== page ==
- The market continues to monitor the Fed closely as a rate cutting cycle began in Q2 with the first cut since 2008 on July 31 followed by an additional cut in mid-September.
- In late October, the Fed cut rates for the third time this cycle, taking the Fed funds rate to 1.75% and indicated a pause is likely and the market quickly priced that in.
- The potential for volatility remains elevated and we anticipate rate expectations will change quickly if that volatility comes to fruition.
- As of July, we are now in the longest economic expansion in US history as shown below.
While we remain cognizant of the potential for the expansion to continue, we are balanced in our risk assessment and looking for opportunities to manage risk while still maintaining an appropriate level of exposure to growth assets. While the yield curve has recently steepened with much of the inversion that has characterized the fixed income market in 2019 fading, we continue to believe the risk of a near to medium term slowdown is possible and we are investing accordingly. At the beginning of Q3, The International Monetary Fund cut its global growth forecast for 2019 for the second time in as many quarters as the weight of global trade tensions dampens the prospect of enhanced growth. The chart below represents a model of the probability of a recession 12 months ahead. It is now near its highest reading since the Great Recession. Note, while it is only ~30%, it rarely exceeds 40-50% prior to the onset of a recession. The actual inception point of an economic recession is generally only able to be determined after the fact, therefore the indicator never approaches 100%.
We remain focused on managing risk in client portfolios wherever prudent while continuing to meet each client’s overall objectives. While equity valuations appear stretched and yields are decreasing, we are still finding opportunities in some sectors of the market. See our details model commentary below.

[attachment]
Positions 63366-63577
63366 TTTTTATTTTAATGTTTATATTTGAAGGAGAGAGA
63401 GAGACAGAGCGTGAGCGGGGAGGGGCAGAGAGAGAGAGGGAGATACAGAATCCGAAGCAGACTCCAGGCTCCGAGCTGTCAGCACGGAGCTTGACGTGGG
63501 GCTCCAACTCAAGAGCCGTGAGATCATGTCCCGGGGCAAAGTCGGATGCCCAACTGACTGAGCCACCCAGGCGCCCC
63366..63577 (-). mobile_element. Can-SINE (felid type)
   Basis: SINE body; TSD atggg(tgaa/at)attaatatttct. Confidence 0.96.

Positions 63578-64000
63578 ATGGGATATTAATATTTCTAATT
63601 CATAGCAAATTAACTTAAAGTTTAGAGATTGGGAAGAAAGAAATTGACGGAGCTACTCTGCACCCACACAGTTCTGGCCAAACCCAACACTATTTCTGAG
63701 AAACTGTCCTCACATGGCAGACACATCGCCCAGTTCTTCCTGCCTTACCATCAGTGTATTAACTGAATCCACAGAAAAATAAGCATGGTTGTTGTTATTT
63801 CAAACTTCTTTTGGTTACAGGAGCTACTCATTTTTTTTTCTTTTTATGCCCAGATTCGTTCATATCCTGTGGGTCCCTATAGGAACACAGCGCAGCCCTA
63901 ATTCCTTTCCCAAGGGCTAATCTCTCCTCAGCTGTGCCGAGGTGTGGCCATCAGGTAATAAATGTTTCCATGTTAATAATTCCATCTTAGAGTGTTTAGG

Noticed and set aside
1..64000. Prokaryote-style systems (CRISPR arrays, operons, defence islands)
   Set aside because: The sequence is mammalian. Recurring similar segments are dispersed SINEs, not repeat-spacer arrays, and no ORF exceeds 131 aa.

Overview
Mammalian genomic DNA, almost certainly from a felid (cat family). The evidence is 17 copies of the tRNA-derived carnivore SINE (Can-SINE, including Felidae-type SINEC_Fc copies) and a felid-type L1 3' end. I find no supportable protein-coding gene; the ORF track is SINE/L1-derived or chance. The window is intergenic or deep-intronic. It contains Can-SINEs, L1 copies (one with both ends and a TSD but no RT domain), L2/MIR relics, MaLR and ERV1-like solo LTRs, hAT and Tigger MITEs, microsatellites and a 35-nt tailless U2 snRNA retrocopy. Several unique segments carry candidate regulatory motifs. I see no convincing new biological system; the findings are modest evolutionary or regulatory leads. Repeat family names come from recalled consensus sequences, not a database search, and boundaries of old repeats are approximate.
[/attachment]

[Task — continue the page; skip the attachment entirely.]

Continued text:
This income generating portfolio continued to provide solid returns in Q2, generating much of the return through distributions as designed. After reducing equity exposure in the fund during Q2, we continued to look for opportunities to reduce risk again in Q3 in order to maintain principal when volatility increases while continuing to produce steady income. We reduced our high yield bond exposure as spreads compressed to medium term lows. We moved most of this exposure to investment grade credit, largely high-grade corporate bonds and mortgages. This reduced the portfolio yield by less than 15 basis points while allowing us to move significantly up in quality. We will continue to look for similar opportunities until a dislocation in the market present opportunities to once again increase risk.
We maintained the portfolio this quarter after we took advantage in Q2 of a sell- off in risk assets to add some value stock and preferred equity exposure. We continue to maintain the portfolio in a risk-off stance with a significant allocation to short term bonds. However, the changes in Q2 have allowed us to take advantage of the continued increase in risk assets that began late in the quarter and has continued into the fourth quarter. These equity exposures give us a lever to reduce risk further if we see financial conditions tighten as we approach the end of 2019.
Large Cap US stocks outperformed other equity sectors in Q3, returning 1.7%, as international and small cap lagged. This gave the Par 4 portfolio a boost as it is largely comprised of large cap domestic firms. After going up in quality by moving into Amgen and CVS over the summer, we maintained the portfolio during Q3. We continue to look for value opportunities but as the market continues to rise, these are becoming increasingly difficult to come by.
Preferred Equity & Fixed Income
Fixed income performed well in Q2 with all sectors including government, investment grade, high yield, and mortgages all positive. Longer term bonds were the best performer with 10-year treasuries entering Q3 near 2.00% and closing the quarter at 1.66% as fixed income investors continue to signal fears of an economic slowdown. Preferred equity benefitted from the lower yields and stable credit spreads by increasing in price. Preferred equity portfolios that were created in Q2 and early in Q3 near 5% yields are now trading closer to 4-4.5%.
Large cap US growth stocks led the way once again during Q3 as the outperformance versus value continued. The US also outperformed international developed and emerging markets as both were negative for the quarter. We believe that the long running underperformance of value and international will eventually end as we approach the latter stages of this economic cycle. It is not possible to time the market turn but we are positioning to take advantage of depressed valuations in both value stocks as well as international equities. The chart below shows the 20-year average of emerging markets versus the S&P 500 may indicate emerging markets are ~30% undervalued at the moment.
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